Are there any problems chocolate can’t solve? Previous research has associated chocolate with a lower risk of stroke, improved heart health and exercise performance, and a better mood. Adding to those benefits, a study published in the Journal of Alzheimer’s Disease found that eating chocolate regularly could also decrease the risk of cognitive decline in seniors. The study included 531 participants, aged 65 and over, with normal scores on the Mini-Mental State Examination (MMSE)—a test that measures a person’s cognitive ability. At the beginning of the study, researchers evaluated the participants’ dietary habits, including chocolate consumption, through food-frequency questionnaires and used the MMSE to evaluate their cognitive function. Around four years later, researchers used the MMSE again to evaluate the participants’ risk of having a decline in cognitive function, defined as a decrease of two or more points on the MMSE. After adjusting for gender, age, education, smoking and alcohol habits, body mass index, hypertension, and diabetes, researchers found that:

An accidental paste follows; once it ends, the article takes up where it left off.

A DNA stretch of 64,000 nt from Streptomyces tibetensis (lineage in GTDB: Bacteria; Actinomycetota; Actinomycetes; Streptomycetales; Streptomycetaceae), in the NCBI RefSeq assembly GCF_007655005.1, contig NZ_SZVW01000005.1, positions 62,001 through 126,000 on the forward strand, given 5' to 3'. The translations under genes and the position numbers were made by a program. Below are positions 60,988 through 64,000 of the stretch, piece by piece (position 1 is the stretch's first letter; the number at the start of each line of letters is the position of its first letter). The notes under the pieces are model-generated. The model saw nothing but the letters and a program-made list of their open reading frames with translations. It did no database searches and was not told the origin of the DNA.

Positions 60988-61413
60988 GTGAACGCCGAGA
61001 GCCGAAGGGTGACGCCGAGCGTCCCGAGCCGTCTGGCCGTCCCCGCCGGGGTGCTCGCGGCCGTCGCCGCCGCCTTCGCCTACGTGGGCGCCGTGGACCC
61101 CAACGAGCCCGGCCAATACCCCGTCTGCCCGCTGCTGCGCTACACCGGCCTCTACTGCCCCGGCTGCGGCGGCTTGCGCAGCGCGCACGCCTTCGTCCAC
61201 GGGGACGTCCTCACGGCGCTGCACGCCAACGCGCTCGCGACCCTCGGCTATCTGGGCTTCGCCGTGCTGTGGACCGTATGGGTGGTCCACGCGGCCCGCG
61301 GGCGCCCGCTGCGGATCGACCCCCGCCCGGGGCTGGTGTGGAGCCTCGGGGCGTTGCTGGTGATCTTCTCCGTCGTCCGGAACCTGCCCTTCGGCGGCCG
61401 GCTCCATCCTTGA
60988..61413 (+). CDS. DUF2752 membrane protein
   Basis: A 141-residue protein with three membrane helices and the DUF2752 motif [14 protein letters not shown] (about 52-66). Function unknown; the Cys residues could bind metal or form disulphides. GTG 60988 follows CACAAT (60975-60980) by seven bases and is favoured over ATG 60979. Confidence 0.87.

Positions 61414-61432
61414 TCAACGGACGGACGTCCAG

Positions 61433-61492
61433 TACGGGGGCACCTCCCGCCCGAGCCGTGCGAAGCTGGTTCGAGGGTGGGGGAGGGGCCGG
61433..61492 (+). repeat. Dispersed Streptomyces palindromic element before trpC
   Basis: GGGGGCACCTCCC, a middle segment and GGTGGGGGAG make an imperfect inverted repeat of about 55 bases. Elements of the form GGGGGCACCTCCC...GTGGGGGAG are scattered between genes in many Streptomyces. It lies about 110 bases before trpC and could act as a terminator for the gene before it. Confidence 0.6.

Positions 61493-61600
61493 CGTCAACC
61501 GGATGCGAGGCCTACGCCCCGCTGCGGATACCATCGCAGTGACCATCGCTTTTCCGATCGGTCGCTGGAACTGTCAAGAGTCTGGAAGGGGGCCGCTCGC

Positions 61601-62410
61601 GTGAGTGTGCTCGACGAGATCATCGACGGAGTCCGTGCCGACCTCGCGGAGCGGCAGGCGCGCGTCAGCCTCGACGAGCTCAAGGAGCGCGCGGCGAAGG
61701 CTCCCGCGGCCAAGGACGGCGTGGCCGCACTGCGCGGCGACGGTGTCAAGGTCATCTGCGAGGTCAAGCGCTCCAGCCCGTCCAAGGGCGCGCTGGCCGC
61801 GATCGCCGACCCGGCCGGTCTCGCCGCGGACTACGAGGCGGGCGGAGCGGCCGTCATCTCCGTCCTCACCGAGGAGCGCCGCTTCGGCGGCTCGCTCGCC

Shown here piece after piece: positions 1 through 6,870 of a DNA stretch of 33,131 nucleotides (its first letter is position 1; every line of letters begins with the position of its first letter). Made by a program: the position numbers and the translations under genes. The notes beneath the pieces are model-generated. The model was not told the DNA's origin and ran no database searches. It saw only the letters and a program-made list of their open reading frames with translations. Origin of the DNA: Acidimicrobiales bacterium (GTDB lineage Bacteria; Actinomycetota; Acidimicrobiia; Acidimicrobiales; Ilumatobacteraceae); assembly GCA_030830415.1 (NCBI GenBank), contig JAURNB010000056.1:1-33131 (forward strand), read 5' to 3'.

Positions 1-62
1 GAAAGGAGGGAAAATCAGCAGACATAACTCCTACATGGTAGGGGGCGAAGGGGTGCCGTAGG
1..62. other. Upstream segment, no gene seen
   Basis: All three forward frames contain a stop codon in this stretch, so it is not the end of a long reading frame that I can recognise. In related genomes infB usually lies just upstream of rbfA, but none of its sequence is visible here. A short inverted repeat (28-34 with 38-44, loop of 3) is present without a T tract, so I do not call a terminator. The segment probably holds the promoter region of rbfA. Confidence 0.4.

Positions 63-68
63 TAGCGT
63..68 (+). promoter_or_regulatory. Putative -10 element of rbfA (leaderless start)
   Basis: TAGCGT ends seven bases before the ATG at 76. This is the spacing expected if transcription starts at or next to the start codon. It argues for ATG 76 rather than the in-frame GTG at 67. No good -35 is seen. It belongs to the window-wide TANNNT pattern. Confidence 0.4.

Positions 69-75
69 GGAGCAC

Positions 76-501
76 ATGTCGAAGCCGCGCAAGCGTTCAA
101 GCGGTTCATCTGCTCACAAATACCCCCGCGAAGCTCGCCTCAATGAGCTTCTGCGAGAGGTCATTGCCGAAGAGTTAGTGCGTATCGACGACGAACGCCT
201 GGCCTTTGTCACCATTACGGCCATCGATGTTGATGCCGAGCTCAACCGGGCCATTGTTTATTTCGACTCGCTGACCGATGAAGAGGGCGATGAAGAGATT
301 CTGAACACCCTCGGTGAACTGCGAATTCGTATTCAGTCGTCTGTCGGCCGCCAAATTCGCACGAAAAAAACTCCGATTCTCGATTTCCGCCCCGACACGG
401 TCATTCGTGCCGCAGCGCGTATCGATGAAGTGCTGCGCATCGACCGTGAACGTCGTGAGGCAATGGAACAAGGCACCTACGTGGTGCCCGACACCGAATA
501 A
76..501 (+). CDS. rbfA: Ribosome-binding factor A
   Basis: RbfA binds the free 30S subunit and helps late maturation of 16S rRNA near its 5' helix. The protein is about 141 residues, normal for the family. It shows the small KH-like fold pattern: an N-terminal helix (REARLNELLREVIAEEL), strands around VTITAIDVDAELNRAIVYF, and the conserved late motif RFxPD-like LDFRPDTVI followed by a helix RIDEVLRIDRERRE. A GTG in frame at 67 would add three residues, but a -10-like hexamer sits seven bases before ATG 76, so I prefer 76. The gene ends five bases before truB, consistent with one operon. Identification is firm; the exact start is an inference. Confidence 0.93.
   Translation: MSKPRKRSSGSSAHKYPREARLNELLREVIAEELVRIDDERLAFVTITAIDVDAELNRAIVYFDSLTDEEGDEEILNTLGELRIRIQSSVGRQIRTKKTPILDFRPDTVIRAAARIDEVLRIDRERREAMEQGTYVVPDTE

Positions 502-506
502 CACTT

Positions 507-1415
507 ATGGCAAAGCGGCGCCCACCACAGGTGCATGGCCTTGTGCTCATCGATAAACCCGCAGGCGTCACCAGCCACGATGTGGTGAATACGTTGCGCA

Eating an average of three pieces of a chocolate bar, one chocolate snack, or a tablespoon of cocoa powder every week was associated with a 40% lower risk of cognitive decline.
Notably, chocolate’s protective effects were only observed in participants who consumed 75 mg or less of caffeine daily.
These findings suggest your small chocolate habit may equal brain benefits. Just remember that not all chocolate is created equal: milk chocolate can contain high amounts of calories and sugars, and our bodies can’t absorb beneficial compounds from milk chocolate as well. Therefore, it’s best to stick to small portions of dark chocolate with a cocoa content of 60% or more.
Source: Journal of Alzheimer’s Disease